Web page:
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Schools for Preachers

What does the Bible say about men going to school to be a preacher?

Wherever religion is freely exercised, religious schools are established in order to promote that religion and train the proponents of that religion. In Philip Schaff’s eight-volume History of the Christian Church (Vol.5, p.534, 1907), we read, “Education and the advance of true religion are inseparable.” This complete union of the Christian religion, its free exercise and its educational endeavors are clearly recorded in the Bible.

The word teach and its various forms are found 178 times in 170 verses of the Bible. In addition, the word taught is found 81 times in 79 verses. The history of the Bible is a history of religious teaching.


Abraham (Abram) had 318 trained servants (Genesis 14:14). Although, they were trained to fight, Abraham also taught all those in his household (this would include servants) to “keep the way of the LORD, to do justice and judgment” (Genesis 18:19). This occurred approximately 2,000 years before the time of Jesus Christ.

More than 500 years later, God gave the law to the children of Israel by way of the man Moses. The priests were commanded to “teach the children of Israel all the statutes which the LORD hath spoken unto them by the hand of Moses” (Leviticus 10:11). The Levites were to “teach Jacob thy judgments, and Israel thy law” (Deuteronomy 33:10). In later years, one of the prophets decried the absence of “a teaching priest” (2 Chronicles 15:3).

Around a thousand years before Christ, at the beginning of the times of the kings of Israel, we are introduced to the “company of prophets” (1 Samuel 10:5, 10; 19:20) who are later called the “sons of the prophets” (1 Kings 20:35; 2 Kings 2:1-7, 15; 4:1, 38-41; 5:22; 6:1-7). The sons of the prophets were obviously formed for the purpose of training and have been used for models of training since that time. They were ruled by more experienced prophets and had special places where they stayed with them (2 Kings 6:1-7).

About five hundred years before Christ the Jews were allowed to return to their land and rebuild Jerusalem. When the priest Ezra came, he saw it as his job “to seek the law of the LORD, and to do it, and to teach in Israel statutes and judgments” (Ezra 7:10). Traditionally, he is given credit with establishing much of the training that formed the Jewish mind around the time of Christ.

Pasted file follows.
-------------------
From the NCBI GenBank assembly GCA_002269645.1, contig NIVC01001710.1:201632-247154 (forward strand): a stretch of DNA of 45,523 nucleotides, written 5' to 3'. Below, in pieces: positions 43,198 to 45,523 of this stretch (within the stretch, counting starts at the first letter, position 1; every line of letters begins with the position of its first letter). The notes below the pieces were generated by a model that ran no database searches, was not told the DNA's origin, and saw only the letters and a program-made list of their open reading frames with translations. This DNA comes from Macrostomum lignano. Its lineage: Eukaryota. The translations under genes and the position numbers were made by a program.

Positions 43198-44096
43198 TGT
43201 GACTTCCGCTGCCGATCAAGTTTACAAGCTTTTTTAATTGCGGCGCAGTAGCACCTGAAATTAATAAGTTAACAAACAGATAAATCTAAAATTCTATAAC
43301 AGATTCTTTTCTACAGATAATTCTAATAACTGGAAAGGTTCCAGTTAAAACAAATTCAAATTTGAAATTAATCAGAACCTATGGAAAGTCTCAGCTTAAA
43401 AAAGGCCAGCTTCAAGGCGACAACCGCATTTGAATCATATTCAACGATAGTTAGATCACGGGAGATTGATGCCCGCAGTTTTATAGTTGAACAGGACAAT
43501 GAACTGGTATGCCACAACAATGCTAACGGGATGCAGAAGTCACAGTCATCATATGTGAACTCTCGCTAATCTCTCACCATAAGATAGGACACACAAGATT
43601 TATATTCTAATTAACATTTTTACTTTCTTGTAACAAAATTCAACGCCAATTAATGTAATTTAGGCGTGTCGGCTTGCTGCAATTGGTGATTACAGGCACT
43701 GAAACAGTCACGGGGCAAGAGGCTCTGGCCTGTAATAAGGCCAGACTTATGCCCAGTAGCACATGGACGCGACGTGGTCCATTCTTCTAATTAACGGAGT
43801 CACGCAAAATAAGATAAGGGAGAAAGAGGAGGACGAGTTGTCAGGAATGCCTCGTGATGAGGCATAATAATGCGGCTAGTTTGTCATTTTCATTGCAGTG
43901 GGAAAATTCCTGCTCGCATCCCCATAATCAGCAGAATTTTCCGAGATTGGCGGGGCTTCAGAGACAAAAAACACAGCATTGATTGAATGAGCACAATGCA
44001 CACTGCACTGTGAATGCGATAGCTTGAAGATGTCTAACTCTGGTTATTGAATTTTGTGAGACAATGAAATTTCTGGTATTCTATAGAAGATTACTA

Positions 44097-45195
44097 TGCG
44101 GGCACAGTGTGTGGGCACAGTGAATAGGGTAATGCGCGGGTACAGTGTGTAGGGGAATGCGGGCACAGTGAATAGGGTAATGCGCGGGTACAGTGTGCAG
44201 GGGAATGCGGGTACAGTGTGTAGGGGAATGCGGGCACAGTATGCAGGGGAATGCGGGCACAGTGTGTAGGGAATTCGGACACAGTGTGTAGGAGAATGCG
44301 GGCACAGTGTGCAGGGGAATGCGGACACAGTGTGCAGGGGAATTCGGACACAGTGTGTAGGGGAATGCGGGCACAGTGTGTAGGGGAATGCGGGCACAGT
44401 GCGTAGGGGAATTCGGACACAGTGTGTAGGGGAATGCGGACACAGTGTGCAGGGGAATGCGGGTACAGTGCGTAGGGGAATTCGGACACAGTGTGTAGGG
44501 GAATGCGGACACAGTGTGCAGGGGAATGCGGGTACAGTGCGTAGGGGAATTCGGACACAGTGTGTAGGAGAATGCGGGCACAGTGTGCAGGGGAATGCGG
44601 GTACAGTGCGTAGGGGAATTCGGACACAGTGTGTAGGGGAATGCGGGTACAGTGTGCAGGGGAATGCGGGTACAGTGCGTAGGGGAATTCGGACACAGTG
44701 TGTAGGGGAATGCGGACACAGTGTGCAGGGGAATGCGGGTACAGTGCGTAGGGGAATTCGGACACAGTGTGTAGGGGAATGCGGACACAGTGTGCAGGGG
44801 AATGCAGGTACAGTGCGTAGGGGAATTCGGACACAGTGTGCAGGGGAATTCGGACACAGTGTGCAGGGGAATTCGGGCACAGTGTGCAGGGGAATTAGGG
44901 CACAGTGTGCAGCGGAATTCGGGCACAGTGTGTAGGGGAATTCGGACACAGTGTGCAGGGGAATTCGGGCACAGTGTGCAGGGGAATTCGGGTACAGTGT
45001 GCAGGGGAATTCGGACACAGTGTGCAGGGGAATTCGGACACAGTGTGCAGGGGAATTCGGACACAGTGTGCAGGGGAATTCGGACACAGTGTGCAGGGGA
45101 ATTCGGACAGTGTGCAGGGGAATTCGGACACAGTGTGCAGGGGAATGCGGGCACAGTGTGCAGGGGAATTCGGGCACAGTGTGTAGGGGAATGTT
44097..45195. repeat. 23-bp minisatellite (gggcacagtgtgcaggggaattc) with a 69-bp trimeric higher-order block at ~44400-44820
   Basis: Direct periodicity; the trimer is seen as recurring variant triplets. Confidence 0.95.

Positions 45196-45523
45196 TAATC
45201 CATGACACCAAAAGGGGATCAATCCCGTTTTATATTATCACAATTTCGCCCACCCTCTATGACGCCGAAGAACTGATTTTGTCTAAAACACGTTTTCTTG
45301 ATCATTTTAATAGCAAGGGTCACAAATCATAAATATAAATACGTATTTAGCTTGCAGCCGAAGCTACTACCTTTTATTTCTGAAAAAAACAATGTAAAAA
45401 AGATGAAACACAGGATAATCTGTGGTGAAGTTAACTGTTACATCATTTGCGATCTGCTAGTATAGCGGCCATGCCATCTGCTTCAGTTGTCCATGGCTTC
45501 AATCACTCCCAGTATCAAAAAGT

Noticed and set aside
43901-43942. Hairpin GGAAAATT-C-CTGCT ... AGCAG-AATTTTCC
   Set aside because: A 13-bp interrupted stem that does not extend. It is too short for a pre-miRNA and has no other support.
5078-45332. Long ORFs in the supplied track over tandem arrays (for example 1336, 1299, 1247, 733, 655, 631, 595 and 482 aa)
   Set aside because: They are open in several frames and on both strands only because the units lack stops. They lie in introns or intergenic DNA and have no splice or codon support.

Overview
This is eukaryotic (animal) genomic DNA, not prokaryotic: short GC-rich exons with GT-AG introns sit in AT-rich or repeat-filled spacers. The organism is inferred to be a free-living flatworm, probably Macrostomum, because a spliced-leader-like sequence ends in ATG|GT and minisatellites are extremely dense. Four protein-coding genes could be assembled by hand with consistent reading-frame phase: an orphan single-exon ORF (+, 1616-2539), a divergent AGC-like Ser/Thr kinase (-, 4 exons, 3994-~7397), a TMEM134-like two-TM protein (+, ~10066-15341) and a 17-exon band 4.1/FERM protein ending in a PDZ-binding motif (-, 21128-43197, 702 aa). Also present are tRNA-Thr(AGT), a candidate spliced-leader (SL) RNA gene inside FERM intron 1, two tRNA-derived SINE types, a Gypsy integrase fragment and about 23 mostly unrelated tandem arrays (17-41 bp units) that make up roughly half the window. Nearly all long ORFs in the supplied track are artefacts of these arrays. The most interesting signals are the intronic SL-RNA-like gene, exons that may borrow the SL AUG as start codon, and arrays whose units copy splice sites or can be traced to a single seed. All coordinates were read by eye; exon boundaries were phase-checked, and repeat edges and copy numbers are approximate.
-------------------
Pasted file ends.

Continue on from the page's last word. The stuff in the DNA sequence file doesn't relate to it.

The life of Jesus Christ was constantly one of teaching (Matthew 21:23; Luke 11:1). He chose twelve of his disciples to be apostles and put them through a special three year long training course (Luke 6:12-13; Acts 1:21-22). The Great Commission (Matthew 28:18-20), which is accepted by many churches as their primary mission statement, speaks of teaching two times: “teach all nations” and “Teaching them to observe all things.” The apostles continued the teaching ministry of Christ after His death and resurrection (Acts 4:18; 5:25, 28, 42).

The office of teacher was one of the major ones in the New Testament churches (Acts 13:1; Romans 12:7; 1 Corinthians 12:28-29; Ephesians 4:11; 1 Timothy 2:7; 2 Timothy 1:11; Hebrews 5:12). One of the qualifications of the pastor (i.e. bishop) is that he be “apt to teach” (1 Timothy 3:2; 4:11; 6:2; 2 Timothy 2:24).

Paul, the great missionary, was as much a teacher as he was anything else. He testified, “I teach every where in every church” (1 Corinthians 4:17). He came and taught in the church at Antioch (Acts 15:35). He stayed for a year and a half in Corinth in order to establish the church (Acts 18:11). While in Ephesus for two years, he taught in the school of Tyrannus (Acts 19:9-10).

In fact, the Apostle Paul gives what amounted to a command for churches to establish centers of Bible training in 2 Timothy 2:2: “And the things that thou hast heard of me among many witnesses, the same commit thou to faithful men, who shall be able to teach others also.” This verse is the theme of our Bible school.